2009 Directed by Mat King
Written by Rafael Jordan
In space no one can hear you run from stars. Or something. More likely, In space no one can hear you “borrow” from franchises.
Giant bugs in space…holy Starship Troopers, Batman! The special effects guys obviously love Battlestar Galactica, every shot of ships in space is done with the hand held camera zooms that were popularized on the cult remake series. The plot borrows heavily from Firefly and Starship Troopers, and characters are named after characters from Aliens. I give the movie props for trying to be more than just your average creature feature, but it also fails on a few other aspects. This mixed message actually hurts the film more than it should, which is unfortunate and a little unfair. I will always prefer a movie that tries and fails to be something better than a film that doesn’t even bother.
This film used to be known as Termination Shock. People saw it on the SciFi Channel news listings, knew it starred Connor Trinneer and James Kyson Lee, and nothing else. They went crazy trying to find out information. Then suddenly this mysterious film Star Runners was listed on the schedule. No one knew what it was. Finally, people figured out the movies were the same, and there were giant bugs! And then…it aired. Life went back to normal. That is the story of Star Runners.
Tycho ‘Ty’ Johns (Connor Trinneer) – Tycho Johns is a pilot who likes to smuggle and doesn’t like to get caught. But he does and is forced by Bishop to pick up some cargo, which turns out to be more trouble than he thought. And then giant bugs came… Connor Trinneer is best known for playing Trip Tucker on Star Trek: Enterprise and for having a rabid fanbase that was so desperate for information about this film before it aired on SciFi Channel they were asking me questions. Me!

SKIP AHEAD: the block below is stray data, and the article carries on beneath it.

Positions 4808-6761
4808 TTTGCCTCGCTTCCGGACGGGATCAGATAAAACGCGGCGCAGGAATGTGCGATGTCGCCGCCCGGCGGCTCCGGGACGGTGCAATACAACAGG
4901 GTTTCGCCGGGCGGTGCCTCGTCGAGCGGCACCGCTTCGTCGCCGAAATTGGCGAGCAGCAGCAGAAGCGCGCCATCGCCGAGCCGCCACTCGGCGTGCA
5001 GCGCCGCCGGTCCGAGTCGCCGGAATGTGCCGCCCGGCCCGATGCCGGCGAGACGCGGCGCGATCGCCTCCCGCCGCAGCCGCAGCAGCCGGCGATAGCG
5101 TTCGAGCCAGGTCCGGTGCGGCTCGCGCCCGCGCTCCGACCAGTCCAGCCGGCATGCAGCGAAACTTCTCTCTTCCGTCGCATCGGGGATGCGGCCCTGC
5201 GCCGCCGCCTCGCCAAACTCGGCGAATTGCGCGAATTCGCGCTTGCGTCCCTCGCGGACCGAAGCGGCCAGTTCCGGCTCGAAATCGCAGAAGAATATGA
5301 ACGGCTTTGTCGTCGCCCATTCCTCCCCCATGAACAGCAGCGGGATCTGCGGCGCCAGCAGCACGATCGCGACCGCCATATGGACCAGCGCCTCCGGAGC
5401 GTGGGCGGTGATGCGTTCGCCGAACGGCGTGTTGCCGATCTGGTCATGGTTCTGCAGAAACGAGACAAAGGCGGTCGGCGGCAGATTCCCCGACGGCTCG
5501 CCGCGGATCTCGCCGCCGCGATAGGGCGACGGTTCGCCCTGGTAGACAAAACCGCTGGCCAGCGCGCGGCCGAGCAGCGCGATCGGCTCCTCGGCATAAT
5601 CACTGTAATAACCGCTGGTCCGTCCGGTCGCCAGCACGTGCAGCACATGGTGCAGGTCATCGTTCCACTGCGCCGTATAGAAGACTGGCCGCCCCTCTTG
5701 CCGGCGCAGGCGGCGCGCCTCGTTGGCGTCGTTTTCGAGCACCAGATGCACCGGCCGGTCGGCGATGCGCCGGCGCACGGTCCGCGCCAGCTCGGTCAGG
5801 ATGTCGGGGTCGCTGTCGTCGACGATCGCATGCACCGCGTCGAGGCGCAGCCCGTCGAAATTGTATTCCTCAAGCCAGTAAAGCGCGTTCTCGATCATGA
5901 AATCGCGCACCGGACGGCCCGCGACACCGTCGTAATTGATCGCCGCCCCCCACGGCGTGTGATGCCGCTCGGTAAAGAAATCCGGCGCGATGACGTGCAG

Lei Chen (James Kyson Lee) – Lei Chen is Tycho’s sidekick and copilot in the future. It is nice to see more scifi media acknowledge that there will be a bunch of Asian people running around in space in the future because there are just so many Asian people. James Kyson Lee is famous from playing Ando in Heroes and he was also in a McDonald’s commercial!
Asta (Toni Trucks) – Our naked, mute, magical, amnesiac mystery girl! Poor girl finally gets her memory back, only to find out she was named after Nick and Nora Charles’s dog.
Jenessa (Aja Evans) – A crash survivor with a secret. Only her hairdresser knows for sure. Yes, that ad campaign is older than me, but I know about it thanks to Mad Magazine.
Bishop (Michael Culkin) – Bishop is an evil military dude in charge of blowing up stuff and taking possession of Asta. Thus, he is constantly chasing after Tycho, who he sent to get Asta. Besides Bishop, there is also a Hudson and a Hicks running around. How many Culkin kids are there?
Rebel Leader (???) – I don’t think he gets a name on screen, so I don’t know which actor played him or even his character name. He leads the local Rebellion against the UP, who are evil because the plot demands them to be.
Bugs (CGI) – Besides the normal bugs, there are bigger bugs and even huge bugs. You might ask how this desert planet supports a giant bug ecosystem, to which I would answer “Shut the hell up!”